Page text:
Gynaecological tuberculosis, past, present and future
- Arthur M. SutherlandAffiliated withDepartment of Obstetrics and Gynaecology, Southern General Hospital
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Until the introduction of the anti-tuberculosis drugs about 25 years ago, the treatment of tuberculosis of the female genital tract was generally unsatis-factory although many different forms of therapy were employed. Surgery was associated with a high incidence of post-operative complications, particularly of fistula, and an appreciable mortality rate.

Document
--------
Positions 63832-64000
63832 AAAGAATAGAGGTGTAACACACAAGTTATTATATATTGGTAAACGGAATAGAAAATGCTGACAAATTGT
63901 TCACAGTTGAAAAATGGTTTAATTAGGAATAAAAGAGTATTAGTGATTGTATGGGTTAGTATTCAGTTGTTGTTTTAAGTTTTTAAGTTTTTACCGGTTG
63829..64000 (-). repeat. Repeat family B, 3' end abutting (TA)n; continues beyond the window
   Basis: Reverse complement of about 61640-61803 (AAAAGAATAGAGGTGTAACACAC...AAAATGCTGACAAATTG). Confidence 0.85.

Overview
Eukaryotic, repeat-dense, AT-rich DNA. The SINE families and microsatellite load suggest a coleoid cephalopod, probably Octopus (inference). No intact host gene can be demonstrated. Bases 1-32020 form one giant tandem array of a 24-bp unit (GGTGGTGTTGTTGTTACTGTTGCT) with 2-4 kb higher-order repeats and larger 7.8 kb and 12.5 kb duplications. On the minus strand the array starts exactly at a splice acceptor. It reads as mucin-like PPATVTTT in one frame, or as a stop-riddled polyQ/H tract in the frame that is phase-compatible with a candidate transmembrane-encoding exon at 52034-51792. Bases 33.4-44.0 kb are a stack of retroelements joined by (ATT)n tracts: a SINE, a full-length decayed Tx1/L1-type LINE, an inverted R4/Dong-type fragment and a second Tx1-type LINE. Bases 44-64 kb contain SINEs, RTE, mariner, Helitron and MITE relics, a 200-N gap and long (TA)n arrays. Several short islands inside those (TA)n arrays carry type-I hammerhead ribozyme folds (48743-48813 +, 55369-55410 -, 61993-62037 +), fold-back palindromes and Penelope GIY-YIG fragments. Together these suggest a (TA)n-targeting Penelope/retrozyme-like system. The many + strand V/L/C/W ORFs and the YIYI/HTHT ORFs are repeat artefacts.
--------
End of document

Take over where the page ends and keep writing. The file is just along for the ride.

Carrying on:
The position improved greatly after the introduction of the anti-tuberculosis drugs. Several drug programmes were employed by the writer, the best results being obtained with a combination of streptomycin, PAS and isoniazid for at least 18 months. Where drug treatment had failed, or where pelvic masses developed, surgery under drug cover was employed. No serious complications and no fatalities occurred in these patients.
The question of possible transmission through sexual intercourse of male genitourinary tuberculosis is being investigated. A new drug programme is now being employed, the drugs used being streptomycin, ethambutol and isoniazid.
- Gynaecological tuberculosis, past, present and future
Archiv für Gynäkologie
Volume 218, Issue 4 , pp 261-268
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- 1. Department of Obstetrics and Gynaecology, Southern General Hospital, Glasgow